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This book examines the U.S. Navy's aircraft carrier requirements between 1977 and 2001, covering the Carter, Reagan, Bush, and Clinton presidential administrations. It looks at the process by which the Navy, the Office of the Secretary of Defense, the Joint Staff, Congress, and presidential administrations determined how many aircraft carriers the Navy needed, how to pay for and build these carriers, and what to do with those vessels once they were in service. Taking this wider view of defense resourcing and planning will allow readers to see how the Navy fit into the wider national security picture.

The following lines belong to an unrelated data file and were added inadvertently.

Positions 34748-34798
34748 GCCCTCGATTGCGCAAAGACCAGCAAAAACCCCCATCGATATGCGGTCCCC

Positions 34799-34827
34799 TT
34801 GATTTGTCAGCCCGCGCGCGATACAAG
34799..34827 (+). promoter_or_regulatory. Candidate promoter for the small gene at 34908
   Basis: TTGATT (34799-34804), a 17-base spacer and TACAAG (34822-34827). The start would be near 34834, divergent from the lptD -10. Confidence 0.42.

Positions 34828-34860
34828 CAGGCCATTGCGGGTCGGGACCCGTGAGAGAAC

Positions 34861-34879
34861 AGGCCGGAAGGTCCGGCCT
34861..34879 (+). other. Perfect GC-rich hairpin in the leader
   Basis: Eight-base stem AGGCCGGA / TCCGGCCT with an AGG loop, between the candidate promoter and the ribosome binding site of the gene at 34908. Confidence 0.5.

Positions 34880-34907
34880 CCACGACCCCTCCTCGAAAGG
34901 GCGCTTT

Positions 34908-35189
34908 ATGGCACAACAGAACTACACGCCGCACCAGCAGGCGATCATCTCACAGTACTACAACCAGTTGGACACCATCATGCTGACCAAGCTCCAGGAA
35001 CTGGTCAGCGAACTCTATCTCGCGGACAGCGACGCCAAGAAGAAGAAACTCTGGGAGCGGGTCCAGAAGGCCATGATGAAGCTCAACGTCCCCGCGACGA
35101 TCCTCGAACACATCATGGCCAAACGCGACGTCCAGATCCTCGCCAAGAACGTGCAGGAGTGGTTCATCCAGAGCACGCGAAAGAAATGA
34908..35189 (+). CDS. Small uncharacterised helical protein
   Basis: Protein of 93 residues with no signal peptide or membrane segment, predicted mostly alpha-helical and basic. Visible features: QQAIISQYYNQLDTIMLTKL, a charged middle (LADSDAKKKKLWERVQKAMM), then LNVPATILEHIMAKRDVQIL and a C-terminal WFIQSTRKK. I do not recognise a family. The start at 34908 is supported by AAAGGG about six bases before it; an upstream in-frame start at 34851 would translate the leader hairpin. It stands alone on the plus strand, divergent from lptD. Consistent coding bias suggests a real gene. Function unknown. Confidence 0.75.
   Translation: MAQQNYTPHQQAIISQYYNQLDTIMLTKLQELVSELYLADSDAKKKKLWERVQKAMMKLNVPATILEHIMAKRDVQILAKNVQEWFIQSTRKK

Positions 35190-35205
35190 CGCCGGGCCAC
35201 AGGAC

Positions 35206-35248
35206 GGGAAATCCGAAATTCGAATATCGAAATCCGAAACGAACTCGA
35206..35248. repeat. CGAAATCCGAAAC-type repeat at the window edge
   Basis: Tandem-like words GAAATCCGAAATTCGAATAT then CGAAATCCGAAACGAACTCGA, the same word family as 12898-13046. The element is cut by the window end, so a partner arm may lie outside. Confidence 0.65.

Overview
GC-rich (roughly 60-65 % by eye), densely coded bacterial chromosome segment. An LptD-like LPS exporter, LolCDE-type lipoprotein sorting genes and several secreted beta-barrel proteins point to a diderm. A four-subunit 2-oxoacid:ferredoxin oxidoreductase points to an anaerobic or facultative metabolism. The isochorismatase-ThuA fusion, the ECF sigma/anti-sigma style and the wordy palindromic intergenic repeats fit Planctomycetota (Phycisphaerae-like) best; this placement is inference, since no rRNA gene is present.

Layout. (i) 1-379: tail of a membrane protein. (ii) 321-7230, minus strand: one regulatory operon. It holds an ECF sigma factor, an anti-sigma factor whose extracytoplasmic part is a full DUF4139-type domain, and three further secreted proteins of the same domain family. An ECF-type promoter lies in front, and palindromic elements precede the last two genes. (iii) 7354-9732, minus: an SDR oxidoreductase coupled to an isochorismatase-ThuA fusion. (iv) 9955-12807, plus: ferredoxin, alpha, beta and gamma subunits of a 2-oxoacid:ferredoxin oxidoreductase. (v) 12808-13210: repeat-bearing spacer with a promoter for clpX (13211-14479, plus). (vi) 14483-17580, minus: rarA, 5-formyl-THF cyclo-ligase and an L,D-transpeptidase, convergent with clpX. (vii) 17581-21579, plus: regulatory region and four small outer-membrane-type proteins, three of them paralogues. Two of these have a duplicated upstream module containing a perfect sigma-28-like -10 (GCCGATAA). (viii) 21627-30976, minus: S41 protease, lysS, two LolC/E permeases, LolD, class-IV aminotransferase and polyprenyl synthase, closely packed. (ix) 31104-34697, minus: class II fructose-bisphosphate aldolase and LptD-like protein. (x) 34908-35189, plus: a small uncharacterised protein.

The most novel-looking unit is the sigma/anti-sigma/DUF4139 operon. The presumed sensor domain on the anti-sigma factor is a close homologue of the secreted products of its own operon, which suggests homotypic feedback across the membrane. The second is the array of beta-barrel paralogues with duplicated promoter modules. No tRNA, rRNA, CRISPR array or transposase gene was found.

Why aircraft carriers? Simply put, aircraft carriers provide a way to look at Navy policy in a manageable package. Over the 1977-2000 period, the Navy never possessed more than 16 aircraft carriers and never had more than two under construction in a single budget cycle. However, these relatively small numbers are the primary determinant of the size of the entire Navy. The number of aircraft carriers helps set the number of cruisers and destroyers that escort them, the logistics bvessels that supply them and their consorts, and the aircraft that fly from their decks. Furthermore, the capabilities provided by aircraft carriers have underpinned most aspects of the Navy's strategy across the spectrum of conflict, from potential global war with the Soviet Union down to peacetime forward presence and crisis response.